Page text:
ADA-Exempt Areas for Service Animals

ADA-Exempt Areas for Service Animals

We often hear stories on the news about a restaurant owner or a business owner that denies access or entry to a person with a service animal. We hear about these heartbreaking stories, and whether we choose to agree or disagree, the law prohibits any form of discrimination against people with service animals in public areas.

According to servicedogcentral.org and the ADA, hearing and service dogs are permitted to accompany their disabled owner anywhere and everywhere in public in which the public is allowed. Of course, as the law details, there are a few exceptions to this rule. A disabled owner with a service dog is allowed in a restaurant, but not in the kitchen where food is prepared and cooked due to santiation reasons. In most cases, any place where a dog or animal in general may compromise the safety or sanitation of a situation (such as a hospital operating room or burn unit), the service animal may not be allowed.

It is the owner that has the access, not the service animal. The service animal simply accompanies its owner throughout general public areas. There are a few other areas, however, that may be exempt from the ADA compliant rules for service animals.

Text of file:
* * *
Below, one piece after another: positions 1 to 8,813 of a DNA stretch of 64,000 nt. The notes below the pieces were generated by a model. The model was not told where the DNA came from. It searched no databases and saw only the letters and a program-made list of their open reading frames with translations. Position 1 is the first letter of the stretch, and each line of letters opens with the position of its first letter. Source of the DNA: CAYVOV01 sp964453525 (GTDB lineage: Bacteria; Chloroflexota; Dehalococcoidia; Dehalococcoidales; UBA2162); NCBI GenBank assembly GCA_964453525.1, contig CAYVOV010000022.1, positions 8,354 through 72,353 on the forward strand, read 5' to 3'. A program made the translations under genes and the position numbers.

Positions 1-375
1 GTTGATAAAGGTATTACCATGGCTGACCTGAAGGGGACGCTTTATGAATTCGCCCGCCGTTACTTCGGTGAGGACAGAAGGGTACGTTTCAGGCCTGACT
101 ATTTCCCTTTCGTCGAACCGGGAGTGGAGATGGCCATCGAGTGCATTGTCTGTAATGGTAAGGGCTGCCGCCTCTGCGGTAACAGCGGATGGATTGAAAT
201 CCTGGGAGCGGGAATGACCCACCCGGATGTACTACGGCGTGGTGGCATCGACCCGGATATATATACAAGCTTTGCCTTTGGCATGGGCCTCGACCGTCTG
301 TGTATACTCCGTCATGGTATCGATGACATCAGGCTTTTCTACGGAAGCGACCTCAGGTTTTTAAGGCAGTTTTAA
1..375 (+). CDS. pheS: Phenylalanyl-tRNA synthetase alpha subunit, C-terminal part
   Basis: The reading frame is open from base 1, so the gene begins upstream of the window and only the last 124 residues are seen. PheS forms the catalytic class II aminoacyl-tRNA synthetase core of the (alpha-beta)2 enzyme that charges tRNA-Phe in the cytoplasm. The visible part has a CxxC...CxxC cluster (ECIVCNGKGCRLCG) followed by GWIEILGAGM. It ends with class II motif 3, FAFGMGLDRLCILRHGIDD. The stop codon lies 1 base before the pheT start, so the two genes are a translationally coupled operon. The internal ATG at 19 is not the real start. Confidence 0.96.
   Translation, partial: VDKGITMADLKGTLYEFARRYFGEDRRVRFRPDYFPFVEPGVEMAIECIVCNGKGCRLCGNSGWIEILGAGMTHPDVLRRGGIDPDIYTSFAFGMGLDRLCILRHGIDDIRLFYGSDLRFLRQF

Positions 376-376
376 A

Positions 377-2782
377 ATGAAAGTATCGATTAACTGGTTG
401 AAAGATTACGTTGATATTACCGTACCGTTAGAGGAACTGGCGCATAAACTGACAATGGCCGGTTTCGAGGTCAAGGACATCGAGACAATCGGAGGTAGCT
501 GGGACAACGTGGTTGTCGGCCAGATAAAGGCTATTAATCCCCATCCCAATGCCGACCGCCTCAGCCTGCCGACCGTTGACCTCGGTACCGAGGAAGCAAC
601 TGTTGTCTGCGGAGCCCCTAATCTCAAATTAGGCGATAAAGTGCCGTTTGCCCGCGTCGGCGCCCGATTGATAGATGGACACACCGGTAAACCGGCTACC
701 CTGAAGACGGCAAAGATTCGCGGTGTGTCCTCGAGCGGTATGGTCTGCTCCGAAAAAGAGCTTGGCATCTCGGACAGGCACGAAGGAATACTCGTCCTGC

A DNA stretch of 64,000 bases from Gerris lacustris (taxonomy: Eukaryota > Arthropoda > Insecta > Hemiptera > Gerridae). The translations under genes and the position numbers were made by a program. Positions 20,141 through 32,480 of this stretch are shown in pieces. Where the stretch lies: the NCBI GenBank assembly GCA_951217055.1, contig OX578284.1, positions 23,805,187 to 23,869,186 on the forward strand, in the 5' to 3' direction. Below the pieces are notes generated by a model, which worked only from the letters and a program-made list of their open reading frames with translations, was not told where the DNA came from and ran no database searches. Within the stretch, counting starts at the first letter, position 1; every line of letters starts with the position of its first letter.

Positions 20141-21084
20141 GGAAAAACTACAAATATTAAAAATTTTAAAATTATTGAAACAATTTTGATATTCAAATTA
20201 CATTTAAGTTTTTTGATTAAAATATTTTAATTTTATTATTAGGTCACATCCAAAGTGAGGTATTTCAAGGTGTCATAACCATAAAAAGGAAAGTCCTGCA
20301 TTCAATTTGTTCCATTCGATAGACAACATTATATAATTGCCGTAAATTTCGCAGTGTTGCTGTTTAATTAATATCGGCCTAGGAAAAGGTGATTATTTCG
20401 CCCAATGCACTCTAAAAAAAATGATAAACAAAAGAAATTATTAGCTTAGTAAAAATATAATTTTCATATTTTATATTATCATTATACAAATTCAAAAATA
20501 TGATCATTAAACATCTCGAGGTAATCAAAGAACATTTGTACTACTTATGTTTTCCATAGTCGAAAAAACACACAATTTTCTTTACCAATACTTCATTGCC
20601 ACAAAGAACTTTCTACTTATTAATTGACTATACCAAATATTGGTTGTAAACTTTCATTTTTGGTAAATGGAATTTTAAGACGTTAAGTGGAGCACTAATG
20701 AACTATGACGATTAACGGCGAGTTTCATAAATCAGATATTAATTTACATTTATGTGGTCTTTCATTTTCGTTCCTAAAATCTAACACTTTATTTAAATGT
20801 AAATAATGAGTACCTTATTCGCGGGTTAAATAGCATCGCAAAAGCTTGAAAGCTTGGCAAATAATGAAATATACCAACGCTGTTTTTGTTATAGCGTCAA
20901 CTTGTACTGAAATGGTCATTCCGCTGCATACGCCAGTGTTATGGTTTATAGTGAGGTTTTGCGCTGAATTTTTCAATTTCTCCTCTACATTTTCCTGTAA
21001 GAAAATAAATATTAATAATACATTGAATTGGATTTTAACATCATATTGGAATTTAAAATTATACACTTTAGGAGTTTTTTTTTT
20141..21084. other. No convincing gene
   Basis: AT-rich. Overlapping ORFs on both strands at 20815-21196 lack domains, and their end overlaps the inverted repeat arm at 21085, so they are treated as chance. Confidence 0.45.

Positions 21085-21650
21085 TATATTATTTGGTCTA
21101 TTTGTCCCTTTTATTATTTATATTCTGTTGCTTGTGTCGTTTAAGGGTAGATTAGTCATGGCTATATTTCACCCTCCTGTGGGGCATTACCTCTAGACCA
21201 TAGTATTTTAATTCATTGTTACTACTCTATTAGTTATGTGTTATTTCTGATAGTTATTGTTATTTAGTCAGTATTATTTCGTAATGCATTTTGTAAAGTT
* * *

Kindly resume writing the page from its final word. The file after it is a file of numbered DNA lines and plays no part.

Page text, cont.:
Churces, for example, do not have to allow service animals into the building. The only exception to this is if the church is open to the public for an event such as a fundraiser, art fair, or bazaar. Additionally, in some instances, a zoo can prohibit service animals in areas where people interact with other animals, such as a bird cage.

Service animals are also not permitted in emergency rooms of hospitals. They are, however, allowed  in waiting rooms, cafeterias, patient rooms, and other means of public access in a hospital.

According to the ADA, businesses may ask questions such as if the animal has been trained to perform certain tasks, but they cannot ask for a spcial identification for the animal or ask about the person’s disability. Any violators of the ADA can be required to pay money in damages and penatlies.

Service animals are trained to perform certain tasks for their disabled owner, usually depending on the disability. They guide the blind, alert people who are deaf or have trouble hearing, pull wheelchairs, allert others and protecting their owner in the event of a seizure, and performing a variety of other tasks for their owners. In summary, the service animals are working animals, not pets, and businesses and organizations open for public access must allow disabled owners access with a service animal, unless strictly detailed in the ADA.

About the Author: Eric is a guest contributor from Global Lift Corp., a supplier in ADA-compliant pool lifts. Visit them at www.globalliftcorp.com.